Gentleman caller

“Uh, hi,” the boy said through the shaky cellular connection. “Just curious … Is your daughter home?”

And there they were – the words fathers have dreaded since the dawn of time. Those five syllables (the ones that have spawned such creations as the chastity belt, the nunnery and the peptic ulcer) had finally hit me at home. For this dad and his 8-year-old, they were arriving well ahead of schedule. I did my best to hold it together.

“Um, yes,” I replied, machismo rising angrily in my throat. “She is here. Who might I ask is calling?”

The young gent was either well-rehearsed or unimpressed. Instead of panicking and hanging up, he casually jumped into the conversation. “Cool,” he said. “I’m in Skyler’s class. We talked yesterday and decided we should get together and hang out.”

My rising manhood promptly shriveled on the vine. I nearly misspoke, wanting to say, “Actually, young man, my third-grader is not at home. She’ll call you back .. sometime in the next six to eight years.”

But I maintained, stowed my geriatric alter-ego and played the sensitive new-age Dad instead. Puffing a little testosterone back into my tank, I replied in buttery tones, “Just a minute. Allow me to get her for you.”

After calling her name and handing off the phone, I thought back. I knew that call would be coming, but I’d also elected to ignore the warnings. It seemed just days ago that I was watching as my tiny dancer performed her spring tap dance recital. She styled across the dance floor, batted her blue eyes, flashed a wide smile to a packed Community Concert Hall and eventually gave a flirtatious bow. Following a rush of applause, a good friend tapped me on the shoulder and offered up a dose of wisdom.

“Skyler was sensational,” the sage woman whispered. “But you, my friend, better get ready. I predict that your property will be crawling with boys in just a few short months. My recommendation? Go out and get a gun.”

Sure enough, just a few short months later, Skyler was hanging up the phone and approaching me with all the bravado of a 19-year-old. What came next wasn’t quite “my new boyfriend needs to borrow your truck,” but she did throw me for a good one.

“Here’s the deal, Dad,” she said. “We’ve decided we’re going skiing on Saturday, and I need you to drop me at Chapman Hill. You don’t need to stick around. We can take care of ourselves.”

So it was that Father-Knows-Best found himself parked at the base of Durango’s only north face, more than happy to “stick around” and keep an eye on my little bird and her fledging bee. Plus, I was beginning to bend a bit and even starting to like our . If there’s one thing I can respect it’s a ski date (summer singletrack outings also work, if any 8-year-old lads happen to be out there reading).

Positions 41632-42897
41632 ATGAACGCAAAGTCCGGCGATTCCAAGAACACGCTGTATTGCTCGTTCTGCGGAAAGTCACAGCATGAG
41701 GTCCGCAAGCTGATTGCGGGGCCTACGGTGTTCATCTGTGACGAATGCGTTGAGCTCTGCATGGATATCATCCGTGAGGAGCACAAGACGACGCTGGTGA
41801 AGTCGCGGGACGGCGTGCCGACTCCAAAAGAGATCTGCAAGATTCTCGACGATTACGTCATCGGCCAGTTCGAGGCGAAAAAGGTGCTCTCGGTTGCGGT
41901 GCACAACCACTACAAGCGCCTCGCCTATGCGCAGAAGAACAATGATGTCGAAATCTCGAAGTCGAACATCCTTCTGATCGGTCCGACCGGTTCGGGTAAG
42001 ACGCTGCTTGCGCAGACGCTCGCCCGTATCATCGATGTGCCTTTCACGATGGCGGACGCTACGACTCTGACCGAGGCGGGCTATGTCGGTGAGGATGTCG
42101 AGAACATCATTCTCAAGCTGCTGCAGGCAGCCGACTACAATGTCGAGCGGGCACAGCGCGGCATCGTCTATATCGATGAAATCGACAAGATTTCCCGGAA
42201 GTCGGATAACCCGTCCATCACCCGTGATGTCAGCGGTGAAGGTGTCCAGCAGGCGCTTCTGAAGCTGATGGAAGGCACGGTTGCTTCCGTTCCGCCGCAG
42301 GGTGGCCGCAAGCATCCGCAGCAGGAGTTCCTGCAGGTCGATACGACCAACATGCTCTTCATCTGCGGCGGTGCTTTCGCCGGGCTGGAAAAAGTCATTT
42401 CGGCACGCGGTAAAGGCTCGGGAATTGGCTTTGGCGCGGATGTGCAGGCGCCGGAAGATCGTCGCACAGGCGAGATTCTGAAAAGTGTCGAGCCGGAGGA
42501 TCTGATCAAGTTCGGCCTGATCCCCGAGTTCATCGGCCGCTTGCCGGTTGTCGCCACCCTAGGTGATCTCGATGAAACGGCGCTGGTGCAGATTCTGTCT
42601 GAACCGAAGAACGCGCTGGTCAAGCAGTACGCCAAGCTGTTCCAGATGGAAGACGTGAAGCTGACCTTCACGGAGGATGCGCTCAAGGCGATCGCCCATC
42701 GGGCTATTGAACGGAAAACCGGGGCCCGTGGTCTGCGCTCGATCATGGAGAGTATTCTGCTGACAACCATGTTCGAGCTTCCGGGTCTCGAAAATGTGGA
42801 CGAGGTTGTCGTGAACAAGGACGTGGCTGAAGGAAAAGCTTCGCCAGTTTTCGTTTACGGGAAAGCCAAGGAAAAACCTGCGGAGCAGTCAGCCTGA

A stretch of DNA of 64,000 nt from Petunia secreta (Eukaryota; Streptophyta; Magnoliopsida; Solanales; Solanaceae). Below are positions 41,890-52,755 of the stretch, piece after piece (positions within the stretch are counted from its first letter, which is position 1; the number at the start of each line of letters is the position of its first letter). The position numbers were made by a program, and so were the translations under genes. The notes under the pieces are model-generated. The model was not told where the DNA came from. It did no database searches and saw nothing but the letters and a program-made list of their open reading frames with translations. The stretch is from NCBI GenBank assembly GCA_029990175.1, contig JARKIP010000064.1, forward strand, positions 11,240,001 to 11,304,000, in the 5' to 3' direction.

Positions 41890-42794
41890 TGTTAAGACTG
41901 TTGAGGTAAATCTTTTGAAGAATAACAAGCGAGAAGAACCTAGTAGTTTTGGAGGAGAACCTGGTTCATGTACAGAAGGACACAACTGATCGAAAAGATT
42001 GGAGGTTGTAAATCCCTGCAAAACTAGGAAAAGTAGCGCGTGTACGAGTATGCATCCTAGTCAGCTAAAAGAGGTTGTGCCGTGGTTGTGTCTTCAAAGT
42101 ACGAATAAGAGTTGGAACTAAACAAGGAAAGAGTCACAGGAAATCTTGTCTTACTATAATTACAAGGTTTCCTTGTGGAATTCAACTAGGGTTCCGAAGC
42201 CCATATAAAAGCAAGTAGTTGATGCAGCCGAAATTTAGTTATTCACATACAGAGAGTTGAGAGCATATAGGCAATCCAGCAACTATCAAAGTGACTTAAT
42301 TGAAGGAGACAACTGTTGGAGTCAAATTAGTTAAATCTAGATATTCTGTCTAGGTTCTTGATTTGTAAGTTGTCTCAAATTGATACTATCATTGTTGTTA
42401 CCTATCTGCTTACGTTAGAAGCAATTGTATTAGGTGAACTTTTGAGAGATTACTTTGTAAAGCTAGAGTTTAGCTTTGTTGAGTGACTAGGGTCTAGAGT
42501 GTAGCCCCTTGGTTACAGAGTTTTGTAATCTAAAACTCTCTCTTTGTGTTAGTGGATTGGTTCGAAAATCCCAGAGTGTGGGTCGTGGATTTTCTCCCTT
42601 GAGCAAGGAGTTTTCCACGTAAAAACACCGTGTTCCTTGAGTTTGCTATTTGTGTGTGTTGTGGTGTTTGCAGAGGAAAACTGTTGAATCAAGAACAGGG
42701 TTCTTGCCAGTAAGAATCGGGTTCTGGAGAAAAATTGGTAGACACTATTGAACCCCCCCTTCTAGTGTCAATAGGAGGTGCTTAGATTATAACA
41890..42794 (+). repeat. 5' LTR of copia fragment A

Skyler and I showed up a few minutes early so I could coach my little lady in the fine art of the rope tow and select a location where Mr. New-Age Sensitive could park his arse and provide a firm but supportive presence (think plainclothes police officer).

Skyler nailed the tow on her first go and quickly ticked off five half-Chapmans, sampling some of the best manmade this side of the greater San Juan Mountains. After a sixth trip up through the scrub, she carved down the pack, popped over the lower table-top and skied up to me with a desperate look in her eye.

“He’s not here, Dad,” she pleaded. “You’ve got to go and find him.”

Don Juan Jr. just happened to roll up at that most opportune moment. He gave Skyler a sly wave, slipped on his helmet and casually clicked into his skis. The little dude then skied right past us, hopped onto the tow and rode the rope to the heights of the hill – a feat none other had dared on that bluebird day. The Cassanova of Chapman released the rope, threw his teeny boards into a perfect jump-turn through Durango’s steepest pitch, effortlessly floated down the slope and caught a little air at the bottom for flourish. Following a perfect hockey stop, the mini-man looked me directly in the eye and shook my hand. “Hi, we talked on the phone,” he said through the goggles.

Skyler was sold (and Dad was actually glad he’d left the gun at home). The youngsters took off and ticked off the first of a dozen laps at America’s greatest muni ski area. And once the sun finally dropped behind Smelter Mountain and good old Chap had burned holes in Skyler’s mittens, it was all smiles.

“That was awesome,” Skyler’s new ‘friend’ told me. “Thanks for making it happen. Nobody else in our class ever wants to come out skiing.”

I quietly agreed – it was awesome, so awesome that I took home a pointer from Generation XYZ. Don’t tell my beloved, but I’m toying with the idea of swinging her out to Chappie for a little ropy romance on Valentine’s Day. I’ve already holed away $20 for our tickets and have two sets of work gloves with the words “rope tow” written all over them. However, there’s still one hitch. I made the phone call and I asked the question, but I’m still waiting on her Dad for permission.

– Will Sands



In this week's issue...

January 25, 2024
Bagging it

State plastic bag ban is in full effect, but enforcement varies

January 26, 2024
Paper chase

The Sneer is back – and no we’re not talking about Billy Idol’s comeback tour.

January 11, 2024
High and dry

New state climate report projects continued warming, declining streamflows